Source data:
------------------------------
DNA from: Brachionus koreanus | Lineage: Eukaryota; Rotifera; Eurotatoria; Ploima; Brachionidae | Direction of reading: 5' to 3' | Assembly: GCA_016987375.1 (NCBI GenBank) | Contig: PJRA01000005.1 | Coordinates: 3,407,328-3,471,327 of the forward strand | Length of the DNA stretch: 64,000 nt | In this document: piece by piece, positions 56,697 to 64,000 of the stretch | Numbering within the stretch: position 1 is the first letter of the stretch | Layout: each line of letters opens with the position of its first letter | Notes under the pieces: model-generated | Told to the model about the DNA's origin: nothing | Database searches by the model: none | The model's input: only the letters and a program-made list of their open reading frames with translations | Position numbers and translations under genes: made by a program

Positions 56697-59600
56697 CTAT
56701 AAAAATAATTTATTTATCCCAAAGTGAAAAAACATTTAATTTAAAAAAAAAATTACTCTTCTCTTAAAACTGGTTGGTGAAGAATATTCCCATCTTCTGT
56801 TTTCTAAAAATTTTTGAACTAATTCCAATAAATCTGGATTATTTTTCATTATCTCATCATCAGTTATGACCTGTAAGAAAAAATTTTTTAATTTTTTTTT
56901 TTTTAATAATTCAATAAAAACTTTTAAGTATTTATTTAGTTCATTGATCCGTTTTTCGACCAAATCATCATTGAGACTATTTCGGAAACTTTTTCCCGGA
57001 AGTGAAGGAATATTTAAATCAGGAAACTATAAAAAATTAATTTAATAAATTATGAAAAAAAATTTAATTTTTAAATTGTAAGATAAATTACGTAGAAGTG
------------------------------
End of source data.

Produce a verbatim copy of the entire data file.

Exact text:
DNA from: Brachionus koreanus | Lineage: Eukaryota; Rotifera; Eurotatoria; Ploima; Brachionidae | Direction of reading: 5' to 3' | Assembly: GCA_016987375.1 (NCBI GenBank) | Contig: PJRA01000005.1 | Coordinates: 3,407,328-3,471,327 of the forward strand | Length of the DNA stretch: 64,000 nt | In this document: piece by piece, positions 56,697 to 64,000 of the stretch | Numbering within the stretch: position 1 is the first letter of the stretch | Layout: each line of letters opens with the position of its first letter | Notes under the pieces: model-generated | Told to the model about the DNA's origin: nothing | Database searches by the model: none | The model's input: only the letters and a program-made list of their open reading frames with translations | Position numbers and translations under genes: made by a program

Positions 56697-59600
56697 CTAT
56701 AAAAATAATTTATTTATCCCAAAGTGAAAAAACATTTAATTTAAAAAAAAAATTACTCTTCTCTTAAAACTGGTTGGTGAAGAATATTCCCATCTTCTGT
56801 TTTCTAAAAATTTTTGAACTAATTCCAATAAATCTGGATTATTTTTCATTATCTCATCATCAGTTATGACCTGTAAGAAAAAATTTTTTAATTTTTTTTT
56901 TTTTAATAATTCAATAAAAACTTTTAAGTATTTATTTAGTTCATTGATCCGTTTTTCGACCAAATCATCATTGAGACTATTTCGGAAACTTTTTCCCGGA
57001 AGTGAAGGAATATTTAAATCAGGAAACTATAAAAAATTAATTTAATAAATTATGAAAAAAAATTTAATTTTTAAATTGTAAGATAAATTACGTAGAAGTG